Supreme Court says Scotland can’t hold new independence referendum

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The UK Supreme Court ruling will have a crucial impact on whether or not next year’s IndyRef2 takes place

Britain’s highest court has ruled Holyrood cannot hold its own Scottish independence referendum without Westminster’s permission.

In a unanimous ruling delivered Wednesday morning, the Supreme Court said such a vote would have “important political ramifications,” though not legally binding.

The decision means a second Scottish independence referendum in October next year is unlikely to take place, as Nicola Sturgeon would like.

In response to the ruling, the First Minister said the court “does not make laws, only interprets them”.

At the sentencing hearing, Supreme Court President Lord Reed said it took the court less time than expected to reach a verdict as the five judges’ decision was “unanimous”.

He also said the court believed it was in the “public interest” to make a decision on the issue so that the law would be clear to politicians on both sides of the independence debate.

The case arose after Scotland’s Lord Advocate, Dorothy Bain KC, referred a prospective bill to hold a vote next year to the court to see whether such a move was within Holyrood’s powers.

Ms Sturgeon had said if the court gave her plan the green light, she would move forward with legislation and hold a referendum on October 19 next year.

“While disappointed by this, I respect the Supreme Court’s ruling,” Ms Sturgeon said after the decision was announced on Wednesday. “[But] it does not make a law, only interprets it.

“A law that doesn’t allow Scotland to choose our own future without Westminster’s consent debunks as myth any notion of Britain as a voluntary partnership and pleads for independence.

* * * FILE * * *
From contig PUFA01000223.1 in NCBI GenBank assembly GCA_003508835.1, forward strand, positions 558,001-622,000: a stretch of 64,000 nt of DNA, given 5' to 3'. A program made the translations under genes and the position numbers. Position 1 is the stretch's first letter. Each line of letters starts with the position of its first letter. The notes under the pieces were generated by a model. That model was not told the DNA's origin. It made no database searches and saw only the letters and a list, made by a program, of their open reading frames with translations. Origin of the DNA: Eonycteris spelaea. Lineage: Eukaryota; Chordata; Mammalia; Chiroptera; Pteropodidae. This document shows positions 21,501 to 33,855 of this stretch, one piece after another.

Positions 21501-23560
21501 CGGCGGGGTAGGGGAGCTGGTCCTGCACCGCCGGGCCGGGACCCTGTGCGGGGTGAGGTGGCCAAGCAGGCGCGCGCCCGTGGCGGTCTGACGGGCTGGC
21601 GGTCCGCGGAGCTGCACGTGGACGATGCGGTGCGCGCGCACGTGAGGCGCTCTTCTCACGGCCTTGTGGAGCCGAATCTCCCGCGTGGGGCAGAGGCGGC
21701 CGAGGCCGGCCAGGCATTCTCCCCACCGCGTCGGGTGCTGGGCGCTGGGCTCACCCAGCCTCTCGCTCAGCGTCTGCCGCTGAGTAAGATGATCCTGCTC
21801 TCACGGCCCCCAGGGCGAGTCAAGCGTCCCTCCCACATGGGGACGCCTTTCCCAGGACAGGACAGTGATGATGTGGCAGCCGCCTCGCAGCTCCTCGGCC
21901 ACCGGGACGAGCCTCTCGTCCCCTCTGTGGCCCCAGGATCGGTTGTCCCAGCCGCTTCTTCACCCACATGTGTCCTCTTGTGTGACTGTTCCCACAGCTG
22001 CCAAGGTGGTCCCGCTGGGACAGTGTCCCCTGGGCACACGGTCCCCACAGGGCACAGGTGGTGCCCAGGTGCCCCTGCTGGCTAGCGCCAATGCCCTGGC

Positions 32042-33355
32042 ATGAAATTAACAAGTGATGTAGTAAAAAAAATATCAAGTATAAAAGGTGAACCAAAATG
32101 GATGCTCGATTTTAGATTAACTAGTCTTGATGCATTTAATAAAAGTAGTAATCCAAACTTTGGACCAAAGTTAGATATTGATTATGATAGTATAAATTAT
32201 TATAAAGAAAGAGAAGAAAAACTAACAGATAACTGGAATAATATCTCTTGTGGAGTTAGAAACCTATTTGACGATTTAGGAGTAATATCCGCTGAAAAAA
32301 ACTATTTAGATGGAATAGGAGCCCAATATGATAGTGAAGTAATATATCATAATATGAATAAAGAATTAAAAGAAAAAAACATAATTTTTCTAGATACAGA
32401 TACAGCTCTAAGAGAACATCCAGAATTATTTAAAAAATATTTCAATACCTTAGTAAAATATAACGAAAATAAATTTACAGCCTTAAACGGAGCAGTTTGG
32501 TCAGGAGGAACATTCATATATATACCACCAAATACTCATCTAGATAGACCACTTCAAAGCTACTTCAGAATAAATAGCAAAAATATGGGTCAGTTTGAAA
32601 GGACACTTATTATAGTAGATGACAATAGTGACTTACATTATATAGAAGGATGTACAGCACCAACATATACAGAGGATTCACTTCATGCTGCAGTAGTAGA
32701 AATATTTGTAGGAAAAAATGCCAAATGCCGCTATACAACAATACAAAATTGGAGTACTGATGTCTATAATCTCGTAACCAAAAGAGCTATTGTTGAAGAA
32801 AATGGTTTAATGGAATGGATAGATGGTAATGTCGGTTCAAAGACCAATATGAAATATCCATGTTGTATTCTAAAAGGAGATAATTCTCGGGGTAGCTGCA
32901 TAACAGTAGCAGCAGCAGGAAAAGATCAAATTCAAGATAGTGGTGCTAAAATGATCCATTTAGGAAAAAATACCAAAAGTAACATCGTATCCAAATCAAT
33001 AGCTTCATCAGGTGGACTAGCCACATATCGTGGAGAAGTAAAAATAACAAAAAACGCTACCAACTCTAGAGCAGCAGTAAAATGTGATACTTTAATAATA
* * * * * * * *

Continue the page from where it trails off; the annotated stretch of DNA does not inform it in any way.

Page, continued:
“Scottish democracy is not being denied. Today’s verdict blocks a path to hearing Scotland’s voice on independence – but in a democracy our voice cannot and will not be silenced.”

Ms Bain argued in a previous hearing that the outcome of the Scottish Government’s proposed referendum is not legally binding, only advisory, and therefore does not relate directly to the Union itself.

But Lord Reed said the judges rejected that argument.

“A lawfully held referendum would have important political consequences for the Union and the UK Parliament,” he told the court.

“Their result would have the authority in the Constitution, the democracy-based political culture, of a democratic expression of the view of the Scottish electorate.

“It would either strengthen or weaken the democratic legitimacy of a union and the sovereignty of the UK Parliament over Scotland, and it would either support or undermine the democratic credibility of the independence movement.

“It is therefore clear that the proposed Bill has more than a loose or consistent connection with the reserved affairs of the Union of Scotland and England and the sovereignty of the Parliament of the United Kingdom.”

Lord Reed went on to say that the court “unanimously” concluded that “the Scottish Parliament has no power to legislate for a referendum on Scottish independence”.

Ms Sturgeon has previously said she intends to use the 2024 general election as a “de facto” referendum if the court ruling goes against her, championing the sole issue of independence and seeking to win at least 50.1 per cent of the to win votes.

Supreme Court says Scotland can’t hold new independence referendum

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